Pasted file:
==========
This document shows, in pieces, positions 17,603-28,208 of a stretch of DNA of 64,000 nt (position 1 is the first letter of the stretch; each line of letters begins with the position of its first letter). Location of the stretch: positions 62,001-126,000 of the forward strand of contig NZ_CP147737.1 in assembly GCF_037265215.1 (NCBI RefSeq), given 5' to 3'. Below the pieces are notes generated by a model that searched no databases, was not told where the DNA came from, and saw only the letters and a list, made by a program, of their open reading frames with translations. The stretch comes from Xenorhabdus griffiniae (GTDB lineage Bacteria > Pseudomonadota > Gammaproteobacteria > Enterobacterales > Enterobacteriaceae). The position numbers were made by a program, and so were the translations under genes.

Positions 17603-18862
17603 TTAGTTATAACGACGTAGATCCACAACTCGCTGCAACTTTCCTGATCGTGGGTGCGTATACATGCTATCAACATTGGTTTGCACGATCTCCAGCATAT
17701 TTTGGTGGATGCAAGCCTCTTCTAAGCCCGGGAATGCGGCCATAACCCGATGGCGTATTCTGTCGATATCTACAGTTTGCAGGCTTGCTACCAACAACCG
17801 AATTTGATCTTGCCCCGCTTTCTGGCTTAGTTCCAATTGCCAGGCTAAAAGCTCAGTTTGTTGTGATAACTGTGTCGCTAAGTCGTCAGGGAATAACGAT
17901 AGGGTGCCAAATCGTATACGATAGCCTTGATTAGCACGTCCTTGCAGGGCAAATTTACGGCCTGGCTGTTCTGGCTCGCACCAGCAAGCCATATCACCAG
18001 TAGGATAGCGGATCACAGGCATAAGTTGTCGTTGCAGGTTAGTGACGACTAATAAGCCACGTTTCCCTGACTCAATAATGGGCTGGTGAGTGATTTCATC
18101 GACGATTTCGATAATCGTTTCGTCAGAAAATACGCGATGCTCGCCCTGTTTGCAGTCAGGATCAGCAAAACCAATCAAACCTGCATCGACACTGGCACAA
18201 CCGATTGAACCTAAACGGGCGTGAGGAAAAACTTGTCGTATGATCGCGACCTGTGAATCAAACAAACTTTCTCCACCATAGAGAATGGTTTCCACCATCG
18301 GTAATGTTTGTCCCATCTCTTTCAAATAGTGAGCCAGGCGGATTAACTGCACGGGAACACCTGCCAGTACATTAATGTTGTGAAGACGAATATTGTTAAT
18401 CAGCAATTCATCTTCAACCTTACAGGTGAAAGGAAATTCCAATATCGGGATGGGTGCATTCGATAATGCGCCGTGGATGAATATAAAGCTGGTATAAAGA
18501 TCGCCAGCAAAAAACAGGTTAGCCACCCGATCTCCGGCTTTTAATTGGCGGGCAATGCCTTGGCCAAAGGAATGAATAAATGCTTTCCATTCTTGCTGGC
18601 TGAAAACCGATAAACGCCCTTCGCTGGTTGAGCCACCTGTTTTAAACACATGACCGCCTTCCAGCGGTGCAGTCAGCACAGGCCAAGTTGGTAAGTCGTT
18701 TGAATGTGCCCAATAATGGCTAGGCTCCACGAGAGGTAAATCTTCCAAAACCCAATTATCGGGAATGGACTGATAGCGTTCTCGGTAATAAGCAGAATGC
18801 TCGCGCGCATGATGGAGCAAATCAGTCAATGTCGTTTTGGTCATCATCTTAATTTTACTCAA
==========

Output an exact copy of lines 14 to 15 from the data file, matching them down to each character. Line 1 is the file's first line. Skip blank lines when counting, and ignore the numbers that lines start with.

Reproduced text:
18701 TGAATGTGCCCAATAATGGCTAGGCTCCACGAGAGGTAAATCTTCCAAAACCCAATTATCGGGAATGGACTGATAGCGTTCTCGGTAATAAGCAGAATGC
18801 TCGCGCGCATGATGGAGCAAATCAGTCAATGTCGTTTTGGTCATCATCTTAATTTTACTCAA